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Author Topic: What is "Marrow ache" - the leg discomfort?  (Read 4254 times)

Offline dentstudent

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What is "Marrow ache" - the leg discomfort?
« on: 04/06/2007 07:54:48 »
Sometimes when I'm lying in bed in the evening, I get a sort of internal bone pain in my legs, that feels like an ache at the core of the bone, in the marrow. It only happens at night, ie, not in the morning after waking, and it only happens in one leg at a time. If I move the leg, the pain goes almost instantly, but it's quite uncomfortable when it's there. Any ideas?


 

Offline dentstudent

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What is "Marrow ache" - the leg discomfort?
« Reply #1 on: 05/06/2007 07:44:20 »
Gosh - noone?
 

Offline iko

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What is "Marrow ache" - the leg discomfort?
« Reply #2 on: 05/06/2007 09:54:44 »
Like other aspecific symptoms,
bone aches range from nothing
to worry about (most of the cases)
to awful and dreadful diseases...
That's probably why nobody likes
to discuss this painful topic!

ikothesis
 

Offline iko

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What is "Marrow ache" - the leg discomfort?
« Reply #3 on: 05/06/2007 12:00:44 »
Vitamin D deficiency is one of the many
causes of bone pains (repetita juvant!)
...Talking about obsessions!



Persistent limb pain and raised serum alkaline phosphatase
the earliest markers of subclinical hypovitaminosis D in Kashmir.

Masood H, Narang AP, Bhat IA, Shah GN.
Department of Neonatology, Sher-i-Kashmir Institute of Medical Sciences, Srinagar.

The present study was an attempt to assess the cause of persistent pain in lower limbs among children from Kashmir. The study was conducted on one hundred children attending Paediatric out-patient department of Sher-i-Kashmir Institute of Medical Sciences, Srinagar. All the children were in the age group of 5 to 14 years. They showed markedly raised levels of serum alkaline phosphatase, whereas serum phosphorus, serum calcium levels and antistreptolycin O-titres were normal in 93% cases. None of them had any rheumatic or rheumatoid pathology. Among 15 suspected clinical rickets only three were established radiologically. Dietary and socio-economic history revealed deficient vitamin D intake and less exposure to sun. It was hypothesized that sub-clinical vitamin D deficiency could be a major cause of persistent pain in lower limbs and raised serum alkaline phosphatase could be the earliest marker of vitamin D deficiency. It was confirmed by injecting single dose of vitamin D (3 lac I. U.) which relieved bone pain and lowered the levels of serum alkaline phosphatase to normal within 14 weeks of initiation of therapy.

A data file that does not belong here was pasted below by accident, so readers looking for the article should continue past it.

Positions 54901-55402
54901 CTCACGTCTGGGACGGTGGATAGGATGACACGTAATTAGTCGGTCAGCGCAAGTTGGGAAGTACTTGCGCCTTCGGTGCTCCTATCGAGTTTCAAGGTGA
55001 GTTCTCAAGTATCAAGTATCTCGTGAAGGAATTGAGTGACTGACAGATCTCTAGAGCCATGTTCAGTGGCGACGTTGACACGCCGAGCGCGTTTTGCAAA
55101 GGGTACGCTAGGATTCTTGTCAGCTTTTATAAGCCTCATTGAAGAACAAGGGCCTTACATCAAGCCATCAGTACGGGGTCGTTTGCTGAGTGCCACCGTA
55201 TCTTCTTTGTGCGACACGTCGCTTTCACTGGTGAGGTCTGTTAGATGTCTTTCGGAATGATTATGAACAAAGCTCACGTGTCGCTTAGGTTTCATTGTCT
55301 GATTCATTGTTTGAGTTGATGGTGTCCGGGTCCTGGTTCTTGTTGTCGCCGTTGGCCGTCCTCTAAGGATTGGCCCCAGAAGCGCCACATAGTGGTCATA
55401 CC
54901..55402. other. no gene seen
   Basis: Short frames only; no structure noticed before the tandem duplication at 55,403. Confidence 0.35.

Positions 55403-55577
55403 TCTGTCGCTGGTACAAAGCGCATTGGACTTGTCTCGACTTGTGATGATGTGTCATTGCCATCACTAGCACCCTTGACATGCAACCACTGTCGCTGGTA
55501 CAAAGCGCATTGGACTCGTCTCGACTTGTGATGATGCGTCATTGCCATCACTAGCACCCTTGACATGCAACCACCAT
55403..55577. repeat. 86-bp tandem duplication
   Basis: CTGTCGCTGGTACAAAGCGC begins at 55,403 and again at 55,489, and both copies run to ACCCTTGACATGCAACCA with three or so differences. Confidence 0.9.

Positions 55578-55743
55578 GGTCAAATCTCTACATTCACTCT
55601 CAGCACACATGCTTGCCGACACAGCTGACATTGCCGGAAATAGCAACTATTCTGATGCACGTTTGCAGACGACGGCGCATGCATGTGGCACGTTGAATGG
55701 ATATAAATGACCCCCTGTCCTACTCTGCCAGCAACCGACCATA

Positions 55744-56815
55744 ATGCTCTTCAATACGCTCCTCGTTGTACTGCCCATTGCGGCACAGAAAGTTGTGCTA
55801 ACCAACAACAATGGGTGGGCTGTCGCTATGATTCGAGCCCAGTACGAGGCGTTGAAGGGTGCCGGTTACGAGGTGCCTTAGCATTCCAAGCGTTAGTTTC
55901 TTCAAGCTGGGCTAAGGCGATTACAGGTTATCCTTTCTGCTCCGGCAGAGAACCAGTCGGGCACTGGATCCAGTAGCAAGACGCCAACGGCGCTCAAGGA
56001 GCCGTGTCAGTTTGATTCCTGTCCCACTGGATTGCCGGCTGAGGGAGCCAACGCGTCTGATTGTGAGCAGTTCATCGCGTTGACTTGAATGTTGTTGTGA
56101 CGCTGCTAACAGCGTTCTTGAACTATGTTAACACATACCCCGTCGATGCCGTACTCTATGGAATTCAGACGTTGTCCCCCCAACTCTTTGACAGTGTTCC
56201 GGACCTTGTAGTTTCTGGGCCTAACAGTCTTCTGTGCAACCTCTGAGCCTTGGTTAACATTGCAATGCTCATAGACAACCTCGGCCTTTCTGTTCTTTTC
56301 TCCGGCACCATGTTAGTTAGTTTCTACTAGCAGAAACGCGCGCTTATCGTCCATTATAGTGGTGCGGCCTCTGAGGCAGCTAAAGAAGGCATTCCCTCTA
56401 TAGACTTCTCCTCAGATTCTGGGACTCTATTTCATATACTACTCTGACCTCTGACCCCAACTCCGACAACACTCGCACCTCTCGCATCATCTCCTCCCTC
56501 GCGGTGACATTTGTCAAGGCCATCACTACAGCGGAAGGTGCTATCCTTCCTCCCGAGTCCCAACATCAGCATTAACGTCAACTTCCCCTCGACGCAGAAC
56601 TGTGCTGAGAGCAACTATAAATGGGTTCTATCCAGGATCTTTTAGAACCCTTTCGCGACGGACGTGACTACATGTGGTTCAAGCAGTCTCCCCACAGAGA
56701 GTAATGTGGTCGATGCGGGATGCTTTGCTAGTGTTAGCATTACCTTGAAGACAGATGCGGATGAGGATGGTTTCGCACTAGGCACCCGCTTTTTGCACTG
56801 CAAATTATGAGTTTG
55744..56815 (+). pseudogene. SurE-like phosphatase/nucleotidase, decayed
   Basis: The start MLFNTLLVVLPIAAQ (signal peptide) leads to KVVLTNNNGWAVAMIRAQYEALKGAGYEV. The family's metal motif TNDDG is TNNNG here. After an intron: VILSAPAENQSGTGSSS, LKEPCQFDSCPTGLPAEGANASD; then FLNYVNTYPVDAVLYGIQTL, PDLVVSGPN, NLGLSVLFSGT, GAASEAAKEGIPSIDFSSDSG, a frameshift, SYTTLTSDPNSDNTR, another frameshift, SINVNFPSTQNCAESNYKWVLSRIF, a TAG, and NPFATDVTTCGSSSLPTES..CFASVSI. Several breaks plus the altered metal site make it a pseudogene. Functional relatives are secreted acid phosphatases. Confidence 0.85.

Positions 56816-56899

Indian J Physiol Pharmacol. 1989 Oct-Dec;33(4):259-61.


« Last Edit: 05/06/2007 12:03:29 by iko »
 

Offline dentstudent

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What is "Marrow ache" - the leg discomfort?
« Reply #4 on: 05/06/2007 13:02:31 »
I'm off to buy lots of cod liver oil!
 

Offline iko

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What is "Marrow ache" - the leg discomfort?
« Reply #5 on: 05/06/2007 14:07:31 »
Wait!
Too much cod is not so good
for you (look at poor ikod!).
It would be more scientific
to consider first your diet,
recent past sunlight exposure
...and vitamin D plasma levels

Take care

ikod  ;)

P.S.
Actually, a bit of CLO is good anyway,
it has ALWAYS been like that!

Thank you rosy,
I want to strenghten this point:
in the pre-antibiotic Age, just
a couple of generations before us,
this was a very serious issue.
Not following these simple recom-
-mendations could have made the
difference between survival and
death.

Never forget the old-wives!     Allow me a citation...repetita juvant!


...little bits from vitamindcouncil.com
just a 'basic' website for this topic!
Bits Of Wisdom: Those 'old wives' might be on to something